Chapter 8: The Trouble with Distributed Systems

In distributed systems, things will be wrong and the systems engineers should be creating mechanisms to avoid that a failure in components affects the whole availability of the system. We should build reliable systems from unreliable components, but there are some limitations on how reliable a system can be.

Network Problems

One failure is due to unreliable networks. Network problems will arise since packets can suffer from being discarded from queues or nodes might drop them because they are overloaded. One way to solve this is by using timeouts, in which you assume an unknown result after a maximum period of time.

Clocks

Another potential problem is relying on system clocks. There are two types of clocks: monotonic clocks and time-of-day clocks.

Monotonic clocks are basically counters that strictly increase and usually, it is counted from when the CPU was started. Those clocks might suffer from some drift because of imprecision of hardware, but it is impossible for them to have their value decreased. Also, it is important to note that it’s worthless to compare monotonic clocks from different machines or even CPUs because their value does not have a universal meaning.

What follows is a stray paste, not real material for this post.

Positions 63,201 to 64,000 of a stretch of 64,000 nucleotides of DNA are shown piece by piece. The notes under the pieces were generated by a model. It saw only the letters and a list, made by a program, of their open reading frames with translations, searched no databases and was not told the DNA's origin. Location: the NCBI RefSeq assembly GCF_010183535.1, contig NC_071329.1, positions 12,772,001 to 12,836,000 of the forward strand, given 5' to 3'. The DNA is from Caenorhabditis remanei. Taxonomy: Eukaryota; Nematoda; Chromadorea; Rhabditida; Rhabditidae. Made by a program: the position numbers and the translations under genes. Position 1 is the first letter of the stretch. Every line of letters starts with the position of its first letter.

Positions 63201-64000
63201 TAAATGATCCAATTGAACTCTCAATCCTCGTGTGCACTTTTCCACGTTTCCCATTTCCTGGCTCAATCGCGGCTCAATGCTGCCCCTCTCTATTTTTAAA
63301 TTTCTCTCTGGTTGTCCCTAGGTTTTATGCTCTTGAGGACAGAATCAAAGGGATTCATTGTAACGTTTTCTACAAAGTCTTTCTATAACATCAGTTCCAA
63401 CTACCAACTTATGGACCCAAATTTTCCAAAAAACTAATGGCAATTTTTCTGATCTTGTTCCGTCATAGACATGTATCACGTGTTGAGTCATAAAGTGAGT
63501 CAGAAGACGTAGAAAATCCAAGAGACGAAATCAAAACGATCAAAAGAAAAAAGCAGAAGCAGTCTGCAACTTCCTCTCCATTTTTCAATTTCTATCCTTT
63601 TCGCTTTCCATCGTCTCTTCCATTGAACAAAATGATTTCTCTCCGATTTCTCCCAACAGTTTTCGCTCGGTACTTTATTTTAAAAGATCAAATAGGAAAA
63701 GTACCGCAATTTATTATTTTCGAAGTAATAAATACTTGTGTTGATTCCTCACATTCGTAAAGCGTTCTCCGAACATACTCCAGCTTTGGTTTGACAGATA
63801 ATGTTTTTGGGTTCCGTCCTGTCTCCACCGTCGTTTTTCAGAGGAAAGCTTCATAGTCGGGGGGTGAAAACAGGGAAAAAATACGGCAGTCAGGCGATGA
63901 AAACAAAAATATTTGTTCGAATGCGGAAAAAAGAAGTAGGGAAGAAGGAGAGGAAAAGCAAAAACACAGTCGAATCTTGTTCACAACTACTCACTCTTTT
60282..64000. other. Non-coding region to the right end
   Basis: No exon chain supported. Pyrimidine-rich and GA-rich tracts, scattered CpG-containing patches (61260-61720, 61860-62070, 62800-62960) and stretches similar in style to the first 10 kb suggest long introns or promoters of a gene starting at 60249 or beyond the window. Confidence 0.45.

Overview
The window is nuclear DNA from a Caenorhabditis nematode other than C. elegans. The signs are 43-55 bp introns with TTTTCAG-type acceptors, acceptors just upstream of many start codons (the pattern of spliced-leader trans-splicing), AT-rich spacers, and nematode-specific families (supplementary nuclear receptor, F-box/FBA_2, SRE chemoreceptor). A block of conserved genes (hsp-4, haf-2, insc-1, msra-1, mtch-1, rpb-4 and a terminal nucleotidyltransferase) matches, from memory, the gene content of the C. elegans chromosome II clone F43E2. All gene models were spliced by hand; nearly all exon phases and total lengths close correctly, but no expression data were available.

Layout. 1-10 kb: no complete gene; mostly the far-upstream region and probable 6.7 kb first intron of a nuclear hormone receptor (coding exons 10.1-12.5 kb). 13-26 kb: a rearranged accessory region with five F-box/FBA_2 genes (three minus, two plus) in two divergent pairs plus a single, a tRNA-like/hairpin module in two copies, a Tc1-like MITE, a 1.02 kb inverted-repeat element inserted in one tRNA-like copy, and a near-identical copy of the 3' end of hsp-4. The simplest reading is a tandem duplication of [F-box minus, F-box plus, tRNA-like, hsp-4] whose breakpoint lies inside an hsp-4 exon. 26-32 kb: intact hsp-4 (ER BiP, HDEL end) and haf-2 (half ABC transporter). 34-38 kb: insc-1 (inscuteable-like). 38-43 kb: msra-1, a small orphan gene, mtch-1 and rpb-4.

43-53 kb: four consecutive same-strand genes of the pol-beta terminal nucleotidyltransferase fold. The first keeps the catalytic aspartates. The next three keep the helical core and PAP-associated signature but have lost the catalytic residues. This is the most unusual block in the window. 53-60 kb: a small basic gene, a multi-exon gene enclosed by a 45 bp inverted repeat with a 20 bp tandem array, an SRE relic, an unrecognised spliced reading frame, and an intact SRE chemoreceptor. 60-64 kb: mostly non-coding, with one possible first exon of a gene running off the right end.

Time-of-day clocks, on the other hand, have universal meaning across machines and they are synchronized commonly through NTP. The precision for this synchronization is limited to the network latency and distance with the NTP servers. There is specialized hardware equipment that helps to keep the time synchronized. Also, there are some services that can return intervals of time, so it helps to determine causality and order of data.

Fencing Tokens

Imagine a resource that should be accessed exclusively, you can create a lock service and only clients with the lock might be able to access the resource. The problem with using this approach with nothing else is that the token might expire and the client might not even realize it, thus causing inconsistencies.

One way of solving this problem is by using fencing tokens that are basically tokens with a monotonically increasing number. Whenever the resource is accessed with a past token, the operation is rejected.

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